The soundtrack works well.  There are some electric and wirey parts, if I could only show you how we made those sounds using a slinky. Sharing process… it’s not possible to share it all, but in bits, it informs, educates and maybe it amuses.

nothing in stasis- the drawing : photo, video, sound

The initial proposal for this exhibit includes video. As I put this post together I realize I’m still not completely convinced video will be in the show itself.  There’s going to be a lot of stimulation and I wonder now if it will add to the experience. It may. The blog includes it anyway.

I’ve shot footage since the start of this series, not exactly knowing what will become of it all. The goal is always that it be visually interesting and educational …  filming the parts and then connecting them all to make one statement  … the drawing , and or the video … both, all of it.

I put together something I like enough to post into YouTube. I’m sharing it today.  And though I did get quality photographs of the work below, and I do show you close-ups of it in the video – the work is highly detailed and so in truth I think it’s one of those works you can only really appreciate in person.  The video was always meant to run with the artwork nearby. So here, separated from the real thing, I wonder if it can only a tease. Maybe so. I learn from it all anyway.

Video synopsis:
The plan – to show only process. Friends comment they’d like to see artwork details. It begins with me drawing and then halfway through, it cuts to close-ups of the completed work (shown here above ) There’s about 4.5 minutes of each. At the start you hear the newscast  that was live as I worked, something about Christians and Muslims. At the end you catch another newscast about a cat, serendipity. I added the later because there’s a cat in the work. And it’s This American Life, a Saturday afternoon favorite. I also pick up a lot of the natural studio noises, which I like.

The on purpose sound that fills most of the video I made with artist and friend Joe Willie Smith. We recorded it a few years ago at the college, where we both teach.  I was hoping to create something that mimicked internal body noise. Or at least what I imagine such visceral sound is like. You hear heartbeat-like rhythm (fast, slow, abstracted).  You also hear Joe Willie drinking water, gulps, movements, and touches of digestion process. The memory of us doing this is a good one.  I also want to capture what I think of as electrical impulse(s), you know … brain and nerve activity. This is all based on Joe Willie’s and my imagination.  We sat my paintings nearby for inspiration, while he and I moved about hitting and sliding tools across one of his multi-media sculptures.  Does this make sense? Oh and there’s short, cool drumming – we both got caught up in.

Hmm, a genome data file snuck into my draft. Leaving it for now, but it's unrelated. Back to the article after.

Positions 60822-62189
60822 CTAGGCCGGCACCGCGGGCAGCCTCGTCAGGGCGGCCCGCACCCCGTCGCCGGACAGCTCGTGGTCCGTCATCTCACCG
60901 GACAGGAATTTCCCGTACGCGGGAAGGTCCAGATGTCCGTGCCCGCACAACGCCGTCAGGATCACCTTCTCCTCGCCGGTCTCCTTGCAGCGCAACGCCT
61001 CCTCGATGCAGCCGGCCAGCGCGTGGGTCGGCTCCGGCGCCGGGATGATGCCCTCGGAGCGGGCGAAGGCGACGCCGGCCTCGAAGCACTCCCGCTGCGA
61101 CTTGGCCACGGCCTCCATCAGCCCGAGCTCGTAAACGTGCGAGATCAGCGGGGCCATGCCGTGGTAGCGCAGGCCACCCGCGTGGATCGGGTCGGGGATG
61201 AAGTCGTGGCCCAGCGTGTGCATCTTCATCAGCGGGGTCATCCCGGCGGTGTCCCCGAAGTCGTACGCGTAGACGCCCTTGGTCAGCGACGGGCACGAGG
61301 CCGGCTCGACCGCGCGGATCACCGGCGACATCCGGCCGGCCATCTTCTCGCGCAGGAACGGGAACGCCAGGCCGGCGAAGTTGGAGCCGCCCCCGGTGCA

I call the sound recording A Constant Vital Commotion. I call the video and the artwork Nothing In Stasis. Here it is … life stuff …

the back body – on paper

I see my body as an instrument, rather than an ornament.  ~Alanis Morissette

A new work on paper is progressing incredibly slow. It’s a posterior rendering of the structure of the torso.

I have realized how unfamiliar with the back body I really am. A few days of research and a few days of layout finally allowed me to start painting and still I had errors to correct. It’s great learning. There is allot going on back there. And despite all the work I still have yet to get to the primary focal point if you can imagine that.  This work may not be in the exhibit in the way it shows here. I’ll probably complete it, photograph it and re-present it.

An idea brews as I continue.

elements at play in my work

I photographed this drawing, this weekend. Here are some of the thoughts that play into it.

…matriarchal and patriarchal, feminine and masculine, cyclical and linear, spiral and hierarchical, being and doing, spiritual and physical, moon and sun, water and fire, joyful and serious.

The work is joyful, the study is serious.

Here is an influential quote from the introduction to Phillip Shepherd’s book New Self, New World, which took me an eternity to read.  So worth it.

He describes two brains, the intelligence we have ruthlessly and ruinously centered only in the cranium, with its obsessive and disassociated cold passion for separatist analysis, objectification and control, and the vast free-flowing, infinitely supple and responsive intuitive intelligence of our second brain: that of the enteric nervous system, immune system and genetic networks, with it’s locus in the pelvic bowl.

The well written sentence prompted the first two works, of which this is one.


One of the things we’re planning for the exhibit is video.
I’m playing with ideas. It’s all new.

A simple start using basic skills and it’s only a little over 2 minutes long. Who knows what can happen once I know what I’m doing. The practice video shows stages of a new work.  It includes sound that I created with an artist friend.

I’ve particularly enjoyed painting this canvas. I think I’m finished with the artwork … maybe … unless I’m not.


Photos of my progression, inspired from Carolyn’s earlier post.

Full canvas is 45 x 35″. The snapshots shows detail of a small area consisting of parts of the rib cage, liver, gallbladder, kidneys, stomach, large and small intestines. The general structure is set up. Though I plan to abstract the entire form, you’ll recognize it’s a male torso.

The casein color is intense but will become a bit more subdued when I come in with some titanium white, egg tempera pattern. The composition is still in an early stage.

I need smaller brushes.